Alice Dreger was chosen as an Utne Reader visionary in 2011. Each year Utne Reader puts forward its selection of world visionaries—people who don’t just concoct great ideas but also act on them.
Alice Dreger Online Extras | 2011 Visionaries Home Page
Alice Dreger has made it her life’s work to investigate, and at times expose, the unethical medical treatment of people who have intersex conditions. “I either get love mail or hate mail,” explains the Northwestern University bioethicist and medical historian. The hate mail comes from people whose bad deeds she reveals, the love mail from people thanking her for “saving their lives.”
About 1 baby in 2,000 is born with ambiguous genitalia: The phallus could be considered either a micropenis or an overlarge clitoris. Many more are born with subtler disorders of sex development, such as a slightly-larger-than-standard clitoris. Yet other sex anomalies don’t become apparent until adolescence, as in the case of a girl who never menstruates because she has undescended testes rather than ovaries. As recently as 15 years ago, children were routinely subjected to cosmetic genital surgery and hormone treatments in medical practices shrouded in secrecy. “They were sex-reassigning boys with small penises to be girls,” says Dreger. “They were cutting down clitorises willy-nilly. And they were not always telling families what they did and didn’t know.”
When Dreger began investigating in 1996, she was stunned. Many people grew up not knowing they were intersex. They simply knew that something had been “fixed” down there and that they had spent a lot of time with their legs spread for parades of physicians and medical students. Some doctors kept parents as misinformed as the patients themselves; in other instances, parents were complicit in secret-keeping. The majority of patients had never met another person with the same condition. For some, genital surgeries resulted in little or painful sexual sensation and even the inability to experience orgasm. Doctors, Dreger says, led one man to believe “that if anybody ever saw him naked, his life would be over.”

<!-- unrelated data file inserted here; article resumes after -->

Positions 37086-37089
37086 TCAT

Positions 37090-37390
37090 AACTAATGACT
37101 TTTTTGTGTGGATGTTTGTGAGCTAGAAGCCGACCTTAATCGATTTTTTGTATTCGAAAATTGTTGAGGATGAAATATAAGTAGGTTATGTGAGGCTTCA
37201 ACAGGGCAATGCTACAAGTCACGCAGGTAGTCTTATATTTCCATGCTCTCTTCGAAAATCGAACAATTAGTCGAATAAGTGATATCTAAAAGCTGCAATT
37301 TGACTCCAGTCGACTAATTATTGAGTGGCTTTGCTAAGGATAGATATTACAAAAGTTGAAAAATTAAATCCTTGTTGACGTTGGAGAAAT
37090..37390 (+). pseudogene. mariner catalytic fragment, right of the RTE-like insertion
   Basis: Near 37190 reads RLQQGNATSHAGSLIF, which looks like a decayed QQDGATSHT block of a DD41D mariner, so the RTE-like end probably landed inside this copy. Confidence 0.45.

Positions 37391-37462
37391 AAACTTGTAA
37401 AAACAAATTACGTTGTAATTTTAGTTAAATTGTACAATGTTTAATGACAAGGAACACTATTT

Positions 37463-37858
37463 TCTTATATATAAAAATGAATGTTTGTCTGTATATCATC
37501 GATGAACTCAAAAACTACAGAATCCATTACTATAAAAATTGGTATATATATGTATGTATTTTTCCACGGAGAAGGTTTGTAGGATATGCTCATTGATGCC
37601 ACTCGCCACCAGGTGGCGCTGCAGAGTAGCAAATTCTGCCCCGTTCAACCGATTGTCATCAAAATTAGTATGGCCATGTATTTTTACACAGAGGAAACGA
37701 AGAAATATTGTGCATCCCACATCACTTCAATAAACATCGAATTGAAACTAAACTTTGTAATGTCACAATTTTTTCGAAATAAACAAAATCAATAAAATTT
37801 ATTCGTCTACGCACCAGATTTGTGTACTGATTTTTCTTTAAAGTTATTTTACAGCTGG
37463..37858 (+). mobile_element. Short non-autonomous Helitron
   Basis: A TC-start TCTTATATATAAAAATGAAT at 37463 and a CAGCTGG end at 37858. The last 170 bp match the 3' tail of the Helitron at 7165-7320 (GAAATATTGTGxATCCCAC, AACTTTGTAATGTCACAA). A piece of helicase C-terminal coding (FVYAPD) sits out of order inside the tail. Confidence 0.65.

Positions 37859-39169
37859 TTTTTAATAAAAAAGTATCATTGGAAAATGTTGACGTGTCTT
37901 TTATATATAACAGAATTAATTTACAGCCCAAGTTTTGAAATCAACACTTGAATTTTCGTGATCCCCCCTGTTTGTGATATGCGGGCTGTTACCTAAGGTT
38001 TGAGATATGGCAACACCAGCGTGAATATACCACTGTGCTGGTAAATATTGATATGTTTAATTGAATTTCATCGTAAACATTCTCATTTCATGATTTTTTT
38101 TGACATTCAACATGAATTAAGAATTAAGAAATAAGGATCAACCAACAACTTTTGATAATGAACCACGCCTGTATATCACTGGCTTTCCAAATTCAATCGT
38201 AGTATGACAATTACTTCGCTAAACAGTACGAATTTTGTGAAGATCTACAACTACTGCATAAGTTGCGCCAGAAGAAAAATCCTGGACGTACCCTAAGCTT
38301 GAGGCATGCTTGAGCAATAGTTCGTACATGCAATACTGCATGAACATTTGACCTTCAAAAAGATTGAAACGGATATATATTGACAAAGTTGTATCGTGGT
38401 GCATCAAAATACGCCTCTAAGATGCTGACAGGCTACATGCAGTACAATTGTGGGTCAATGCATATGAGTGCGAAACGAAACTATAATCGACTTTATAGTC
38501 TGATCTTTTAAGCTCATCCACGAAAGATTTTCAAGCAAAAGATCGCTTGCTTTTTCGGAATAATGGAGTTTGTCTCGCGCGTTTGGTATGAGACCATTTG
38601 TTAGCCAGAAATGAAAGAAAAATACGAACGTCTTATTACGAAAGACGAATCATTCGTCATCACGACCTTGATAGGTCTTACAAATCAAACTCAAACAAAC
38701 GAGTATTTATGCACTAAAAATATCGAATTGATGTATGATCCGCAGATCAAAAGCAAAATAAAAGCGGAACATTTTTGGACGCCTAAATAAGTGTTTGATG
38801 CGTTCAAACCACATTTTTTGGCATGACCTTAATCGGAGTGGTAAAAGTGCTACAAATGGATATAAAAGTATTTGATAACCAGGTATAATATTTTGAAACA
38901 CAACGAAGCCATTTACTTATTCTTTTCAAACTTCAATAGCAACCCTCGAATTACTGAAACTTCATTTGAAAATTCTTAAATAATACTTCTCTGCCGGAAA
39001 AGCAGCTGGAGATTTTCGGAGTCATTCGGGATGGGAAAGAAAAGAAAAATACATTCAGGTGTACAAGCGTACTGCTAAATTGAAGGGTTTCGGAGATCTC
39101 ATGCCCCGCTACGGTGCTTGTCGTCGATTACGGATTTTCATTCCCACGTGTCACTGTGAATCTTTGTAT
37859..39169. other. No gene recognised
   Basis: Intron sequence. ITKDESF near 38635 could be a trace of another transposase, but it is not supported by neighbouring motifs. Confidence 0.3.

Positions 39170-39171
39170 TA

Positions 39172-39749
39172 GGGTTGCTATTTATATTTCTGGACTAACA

Dreger helped lead the Intersex Society of North America and united hundreds of isolated patients. She became the writer of the movement, interviewing people and giving voice to their unspoken conditions. Things have come a long way in the past 15 years. Doctors now put families in touch with support groups. Patients work with pediatric/adolescent gynecologists and psychologists, who have a long-term view of sexuality. Almost no micropenis boys are made into girls anymore. However, there is still a long way to go. The medical literature may show a tremendous change in attitude, but in practice there is still not always full disclosure or informed consent, and repeated genital exams continue to be the norm.
One surgeon whose practices are particularly invasive is Cornell University pediatrician Dix Poppas. “He surgically reduces girls’ clitorises for ‘social reasons,’ which is horseshit,” says Dreger. “And then when they’re 6 years old, he brings them back and strokes them with a Q-tip to see if they can still feel their clits. . . . I mean, I was stunned.” With the help of national sex columnist Dan Savage, Dreger placed Poppas at the center of a medical controversy that she hopes will benefit patients. And she will keep working to stop medically unnecessary genital exams, she recently reassured a support-group audience during a keynote speech. “They literally stood up and were applauding, and a bunch of them were crying.”